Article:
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Decoding Some Safety Features

Safety features form a very integral part of any automobile, though, conventionally, it has not really been sought as the must-have feature for the majority of Indian buyers, they have grown aware of their criticality of late. Apart from the basic features like airbags, seatbelt, and immobilizer, modern auto marvels pack in a lot more advanced safety features, which might sound overwhelming at first.

This article intends to explain some of the advanced safety features in simple, straightforward, and understandable terms.   

what is ABS?

1. ABS (Anti-lock braking system)

As the name suggests, ABS is an electric system that prevents a vehicle’s brakes from locking and is especially useful on slippery/skiddy surfaces.

What is ABS?

To put the definition formally, ABS can be defined as an electronic system that monitors and keeps under check skidding/slipping of the vehicle during braking. It controls the slipping by preventing the wheels from locking up on the sudden application of brakes.

ABS facilitates shortened braking distances on slippery surfaces by allowing the driver to maintain better control on the steering wheel, it really comes handy on excessive slippery wet and ice surfaces.

Not a second brake system

The anti-lock braking system on a vehicle is simply an additional monitoring and controlling function that works in conjunction with the braking system in place. It is superimposed on the existing vehicle brake system and not a second-brake system, it cannot replace the braking system and always works with the braking system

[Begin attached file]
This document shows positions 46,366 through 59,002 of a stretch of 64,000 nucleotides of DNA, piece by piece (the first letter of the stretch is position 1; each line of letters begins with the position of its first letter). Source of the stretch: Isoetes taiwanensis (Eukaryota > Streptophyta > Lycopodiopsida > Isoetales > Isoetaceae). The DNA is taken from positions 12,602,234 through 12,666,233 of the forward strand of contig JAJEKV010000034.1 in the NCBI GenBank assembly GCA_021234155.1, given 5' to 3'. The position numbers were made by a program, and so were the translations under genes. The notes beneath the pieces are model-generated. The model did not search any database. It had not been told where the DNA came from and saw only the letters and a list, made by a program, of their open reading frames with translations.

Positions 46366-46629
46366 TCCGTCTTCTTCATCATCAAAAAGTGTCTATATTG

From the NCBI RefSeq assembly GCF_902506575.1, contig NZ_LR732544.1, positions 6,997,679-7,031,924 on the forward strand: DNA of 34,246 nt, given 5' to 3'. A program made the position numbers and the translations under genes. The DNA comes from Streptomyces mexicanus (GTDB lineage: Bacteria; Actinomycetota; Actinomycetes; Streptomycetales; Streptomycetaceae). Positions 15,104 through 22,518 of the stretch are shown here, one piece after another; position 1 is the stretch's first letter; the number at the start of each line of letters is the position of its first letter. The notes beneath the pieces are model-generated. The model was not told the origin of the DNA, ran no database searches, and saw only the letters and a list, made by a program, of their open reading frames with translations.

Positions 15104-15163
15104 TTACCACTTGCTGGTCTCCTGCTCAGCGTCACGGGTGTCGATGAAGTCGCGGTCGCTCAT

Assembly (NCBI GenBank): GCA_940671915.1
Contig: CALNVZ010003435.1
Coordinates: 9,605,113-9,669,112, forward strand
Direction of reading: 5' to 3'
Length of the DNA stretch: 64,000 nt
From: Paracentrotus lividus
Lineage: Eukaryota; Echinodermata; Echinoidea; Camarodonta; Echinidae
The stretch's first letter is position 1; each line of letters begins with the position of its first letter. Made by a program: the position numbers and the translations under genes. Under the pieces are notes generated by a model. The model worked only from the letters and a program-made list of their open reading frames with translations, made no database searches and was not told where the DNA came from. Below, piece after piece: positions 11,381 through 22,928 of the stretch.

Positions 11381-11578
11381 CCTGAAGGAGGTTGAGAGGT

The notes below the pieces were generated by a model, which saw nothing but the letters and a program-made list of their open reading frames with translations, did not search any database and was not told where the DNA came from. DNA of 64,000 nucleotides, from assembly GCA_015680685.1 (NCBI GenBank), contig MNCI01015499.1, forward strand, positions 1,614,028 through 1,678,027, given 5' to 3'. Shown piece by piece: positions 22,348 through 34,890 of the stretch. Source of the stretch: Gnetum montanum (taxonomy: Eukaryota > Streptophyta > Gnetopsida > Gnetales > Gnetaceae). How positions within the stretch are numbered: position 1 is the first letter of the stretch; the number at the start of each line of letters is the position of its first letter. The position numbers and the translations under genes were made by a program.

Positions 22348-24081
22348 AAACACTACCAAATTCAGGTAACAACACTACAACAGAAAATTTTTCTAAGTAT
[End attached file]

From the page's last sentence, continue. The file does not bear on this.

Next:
Not an accessory

Many uninformed car buyers believe that ABS is an auxiliary addition and can be installed as an after-market inclusion, which is completely false. It is an electronic system that comes factory fitted and cannot be installed as an after-market addition

Why is it needed?

On the sudden application of brakes, due to the formation of excess friction force, wheels tend to lock up. This leads to a weakened contact between the tire and the road which results in skidding of wheels on the road.

As mentioned above, wheels lock up on the forceful application of brakes and as a result, the steering does not work, this eventually leads to an inability to steer the vehicle but if ABS is in place, it will not allow the wheel to lock up thus safeguarding the occupants inside the cabin.  

What is EBD?    

2. Electric Brake Force Distribution (EBD)

What is EBD?